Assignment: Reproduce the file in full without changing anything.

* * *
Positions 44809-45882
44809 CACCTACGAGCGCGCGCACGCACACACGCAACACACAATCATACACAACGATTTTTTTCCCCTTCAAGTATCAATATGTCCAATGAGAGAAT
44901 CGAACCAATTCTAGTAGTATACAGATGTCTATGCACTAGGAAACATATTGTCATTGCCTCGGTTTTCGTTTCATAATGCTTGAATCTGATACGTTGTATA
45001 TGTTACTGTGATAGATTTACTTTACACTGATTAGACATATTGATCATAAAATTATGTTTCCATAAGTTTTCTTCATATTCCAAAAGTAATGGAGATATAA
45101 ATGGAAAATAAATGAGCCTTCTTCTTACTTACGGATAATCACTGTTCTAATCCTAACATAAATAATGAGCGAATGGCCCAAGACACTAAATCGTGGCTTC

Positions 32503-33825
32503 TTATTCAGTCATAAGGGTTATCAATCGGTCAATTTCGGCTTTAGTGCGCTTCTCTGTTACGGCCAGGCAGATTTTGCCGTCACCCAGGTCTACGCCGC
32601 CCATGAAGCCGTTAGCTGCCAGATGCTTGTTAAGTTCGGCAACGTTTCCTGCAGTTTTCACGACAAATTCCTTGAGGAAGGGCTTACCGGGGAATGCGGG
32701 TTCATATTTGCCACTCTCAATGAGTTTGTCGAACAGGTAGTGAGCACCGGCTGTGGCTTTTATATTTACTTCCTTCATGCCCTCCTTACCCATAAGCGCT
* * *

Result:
Positions 44809-45882
44809 CACCTACGAGCGCGCGCACGCACACACGCAACACACAATCATACACAACGATTTTTTTCCCCTTCAAGTATCAATATGTCCAATGAGAGAAT
44901 CGAACCAATTCTAGTAGTATACAGATGTCTATGCACTAGGAAACATATTGTCATTGCCTCGGTTTTCGTTTCATAATGCTTGAATCTGATACGTTGTATA
45001 TGTTACTGTGATAGATTTACTTTACACTGATTAGACATATTGATCATAAAATTATGTTTCCATAAGTTTTCTTCATATTCCAAAAGTAATGGAGATATAA
45101 ATGGAAAATAAATGAGCCTTCTTCTTACTTACGGATAATCACTGTTCTAATCCTAACATAAATAATGAGCGAATGGCCCAAGACACTAAATCGTGGCTTC

Positions 32503-33825
32503 TTATTCAGTCATAAGGGTTATCAATCGGTCAATTTCGGCTTTAGTGCGCTTCTCTGTTACGGCCAGGCAGATTTTGCCGTCACCCAGGTCTACGCCGC
32601 CCATGAAGCCGTTAGCTGCCAGATGCTTGTTAAGTTCGGCAACGTTTCCTGCAGTTTTCACGACAAATTCCTTGAGGAAGGGCTTACCGGGGAATGCGGG
32701 TTCATATTTGCCACTCTCAATGAGTTTGTCGAACAGGTAGTGAGCACCGGCTGTGGCTTTTATATTTACTTCCTTCATGCCCTCCTTACCCATAAGCGCT